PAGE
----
Nosh on the Town: Henry’s in Berkeley

Henry’s at the Graduate Hotel in Berkeley. All photos by Sarah Han

In May 2017, when Hotel Durant reopened as the Graduate Berkeley, its restaurant and bar, Henry’s, was still closed. Although Henry’s had a newly refinished floor, it had yet to be revamped like the rest of the historic 144-room hotel, which is located in the Southside neighborhood, a block from UC Berkeley. To the dismay of hotel guests, Cal students, faculty and alumni, along with other fans of the popular pub, they’d have to wait about a year for Henry’s to be up and running once again.

That day finally came last week, on April 12, when Henry’s reopened with a whole new look and a whole new team. Leading the charge is chef Chris Kronner — with the help of Tartine Bakery, executive chefs Jeffrey Hayden and Justin Huffman, general manager Howie Correa and bar consultant Julian Cox — who has reinvented Henry’s into a chic, yet comfortable and casual California bistro.

Kronner told Nosh that he intends for Henry’s to be “welcoming to undergrads,” and to still be a Golden Bear hangout on game days, but, he said, “We really just want it to be for everyone in the East Bay.” With his new rendition of Henry’s, Kronner said he is “hoping to add to the landscape” of Southside restaurants, which is lacking in contemporary California cuisine.

Although the chef is most famous for his namesake burger spot, KronnerBurger on Piedmont Avenue (which still remains closed from a kitchen fire), his fans, some of whom have followed him since his days at the Slow Club and Bar Tartine in San Francisco, know some of his best and most creative dishes are his salads and small plates that are made up of surprising combinations of the freshest of ingredients and are always beautifully composed. Expect more of these types of dishes from Kronner at Henry’s.


Henry’s bar features local beers, wine and cocktails.

The bar program at Henry’s features local beers, wine and cocktails. The large roster of wines-by-the-glass has a heavy focus on offerings by local and natural winemakers. For indecisive cocktail lovers, there’s the Bartender’s Choice, a custom-made drink suited for a particular individual’s taste.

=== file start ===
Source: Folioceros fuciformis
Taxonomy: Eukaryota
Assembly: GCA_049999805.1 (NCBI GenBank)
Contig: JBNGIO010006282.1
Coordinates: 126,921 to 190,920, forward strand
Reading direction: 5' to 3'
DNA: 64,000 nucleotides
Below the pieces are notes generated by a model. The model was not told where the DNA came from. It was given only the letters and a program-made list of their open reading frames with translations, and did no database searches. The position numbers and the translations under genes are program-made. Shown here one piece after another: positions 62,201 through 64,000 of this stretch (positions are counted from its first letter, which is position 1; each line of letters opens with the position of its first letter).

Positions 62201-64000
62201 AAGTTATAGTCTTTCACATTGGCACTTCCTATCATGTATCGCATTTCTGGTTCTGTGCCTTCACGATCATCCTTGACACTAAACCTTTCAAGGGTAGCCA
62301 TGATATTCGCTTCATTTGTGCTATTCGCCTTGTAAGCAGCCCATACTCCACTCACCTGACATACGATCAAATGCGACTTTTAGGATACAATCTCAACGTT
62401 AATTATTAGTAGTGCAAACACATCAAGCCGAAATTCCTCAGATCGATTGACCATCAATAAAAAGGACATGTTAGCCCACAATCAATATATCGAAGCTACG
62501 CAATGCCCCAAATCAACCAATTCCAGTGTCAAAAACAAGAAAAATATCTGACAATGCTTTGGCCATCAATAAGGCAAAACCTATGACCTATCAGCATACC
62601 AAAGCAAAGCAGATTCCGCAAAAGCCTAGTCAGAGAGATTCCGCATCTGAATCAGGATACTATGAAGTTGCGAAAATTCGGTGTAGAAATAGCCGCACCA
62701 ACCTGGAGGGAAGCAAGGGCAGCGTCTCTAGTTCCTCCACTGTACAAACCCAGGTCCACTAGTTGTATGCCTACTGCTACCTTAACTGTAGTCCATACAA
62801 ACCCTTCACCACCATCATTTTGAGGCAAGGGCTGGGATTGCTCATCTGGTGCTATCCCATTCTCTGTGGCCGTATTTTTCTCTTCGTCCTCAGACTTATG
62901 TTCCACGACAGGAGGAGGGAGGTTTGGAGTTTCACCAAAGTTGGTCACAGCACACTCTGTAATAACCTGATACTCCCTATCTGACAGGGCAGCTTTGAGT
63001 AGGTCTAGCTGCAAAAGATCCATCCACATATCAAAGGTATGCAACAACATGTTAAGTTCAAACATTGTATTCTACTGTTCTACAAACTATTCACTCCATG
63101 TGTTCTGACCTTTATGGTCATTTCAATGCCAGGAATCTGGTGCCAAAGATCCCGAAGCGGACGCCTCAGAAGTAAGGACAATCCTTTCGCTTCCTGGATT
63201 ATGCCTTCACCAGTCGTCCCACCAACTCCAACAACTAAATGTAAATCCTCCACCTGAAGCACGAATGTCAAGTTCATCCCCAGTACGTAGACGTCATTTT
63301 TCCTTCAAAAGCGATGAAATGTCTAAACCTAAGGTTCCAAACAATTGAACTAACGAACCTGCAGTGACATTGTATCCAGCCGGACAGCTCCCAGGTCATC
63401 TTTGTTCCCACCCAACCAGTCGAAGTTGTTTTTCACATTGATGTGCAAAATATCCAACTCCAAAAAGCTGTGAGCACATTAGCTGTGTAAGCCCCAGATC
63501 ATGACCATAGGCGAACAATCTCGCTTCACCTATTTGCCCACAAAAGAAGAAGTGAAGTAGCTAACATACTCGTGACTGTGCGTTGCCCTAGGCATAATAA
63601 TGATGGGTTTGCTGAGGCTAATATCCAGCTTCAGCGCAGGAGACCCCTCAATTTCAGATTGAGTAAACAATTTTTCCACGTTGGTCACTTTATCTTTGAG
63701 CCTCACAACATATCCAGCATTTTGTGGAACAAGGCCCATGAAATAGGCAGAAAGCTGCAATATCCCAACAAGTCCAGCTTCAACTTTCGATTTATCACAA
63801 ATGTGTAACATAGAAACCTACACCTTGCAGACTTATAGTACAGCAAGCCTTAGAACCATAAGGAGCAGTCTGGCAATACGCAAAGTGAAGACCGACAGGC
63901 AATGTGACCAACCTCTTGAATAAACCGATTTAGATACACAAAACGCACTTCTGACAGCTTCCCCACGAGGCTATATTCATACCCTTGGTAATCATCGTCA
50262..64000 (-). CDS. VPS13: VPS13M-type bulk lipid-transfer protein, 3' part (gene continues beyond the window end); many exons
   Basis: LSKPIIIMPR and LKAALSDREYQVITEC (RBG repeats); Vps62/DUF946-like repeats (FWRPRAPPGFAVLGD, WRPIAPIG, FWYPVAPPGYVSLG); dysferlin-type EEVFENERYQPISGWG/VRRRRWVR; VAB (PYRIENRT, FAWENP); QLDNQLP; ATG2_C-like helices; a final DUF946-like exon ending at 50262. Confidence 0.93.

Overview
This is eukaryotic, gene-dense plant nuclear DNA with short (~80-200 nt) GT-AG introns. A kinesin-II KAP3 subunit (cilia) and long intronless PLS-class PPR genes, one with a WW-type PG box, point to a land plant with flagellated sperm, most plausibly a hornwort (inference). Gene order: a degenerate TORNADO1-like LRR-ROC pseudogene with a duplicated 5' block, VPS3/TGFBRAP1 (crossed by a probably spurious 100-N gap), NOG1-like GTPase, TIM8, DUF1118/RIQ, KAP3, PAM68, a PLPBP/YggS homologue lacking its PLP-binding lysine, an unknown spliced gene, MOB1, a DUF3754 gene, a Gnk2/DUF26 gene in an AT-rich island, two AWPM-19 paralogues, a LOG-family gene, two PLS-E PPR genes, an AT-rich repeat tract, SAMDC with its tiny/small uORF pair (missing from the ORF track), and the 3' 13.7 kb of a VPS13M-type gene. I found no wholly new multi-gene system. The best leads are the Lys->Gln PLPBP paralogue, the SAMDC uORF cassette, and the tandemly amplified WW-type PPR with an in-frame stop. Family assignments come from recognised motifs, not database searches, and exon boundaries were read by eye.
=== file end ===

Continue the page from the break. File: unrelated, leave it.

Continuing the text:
The 100-seat dining room — separated into two distinct areas — was designed by Ashley Hildreth and Luke Foss, who gave the restaurant an understated blue hue, olive green banquettes, marble tables and other decorative choices that are intended to highlight the building’s original 1920s detailing. General manager Correa likens the classic, but relaxed vibe to that of Tosca in San Francisco.

Henry’s is open daily for dinner from 6-10 p.m., with two happy hours from 3-6 p.m. and 10 p.m.-1 a.m. Brunch is served on Fridays through Sundays, from 11 a.m.-3 p.m.

Nosh was invited for a complimentary at Henry’s on opening night. Here’s a look at what we ate.

House pickles and oil-cured fennel with garlic, Calabrian peppers and oregano ($6). The mix of vegetables included pickled red carrots, sunchokes and celery root.
Yellowtail crudo with radish vinaigrette, peanut, sesame and cayenne ($15). This dish had a strong Japanese flavor profile, with the grated radish mimicking the look of mentaiko (spicy cod roe) and the roasted sesame and cayenne mixture acting as shichimi togarashi.
Smoked carrot salad with blood orange, puffed grains, spiced nuts and chrysanthemum ($13). This was a favorite dish of the night, with its combination of cooked and raw, dried and roasted, sweet and savory and crispy and creamy elements. The cooked carrots had an incredible smoky flavor.
Roasted maitake mushrooms with fried herbs and mushroom caramel ($14). The mushroom caramel’s combination of umami and sweet is unusual, but decidedly delicious.
Dry aged dairy beef sirloin with green garlic sauce au poivre ($25). Steak (and burgers) can be ordered either rare or medium, but not medium rare nor well done.
Henry’s Burger ($14, $2 extra with cheese) comes topped with pickles, onion, shredded iceberg lettuce and Henry’s sauce on a ultra-buttery Tartine sweet potato bun. Fans of the KronnerBurger will taste similarities, although Henry’s Burger is made with a different blend of beef that is not 100% dry aged. It also comes with a side of fries!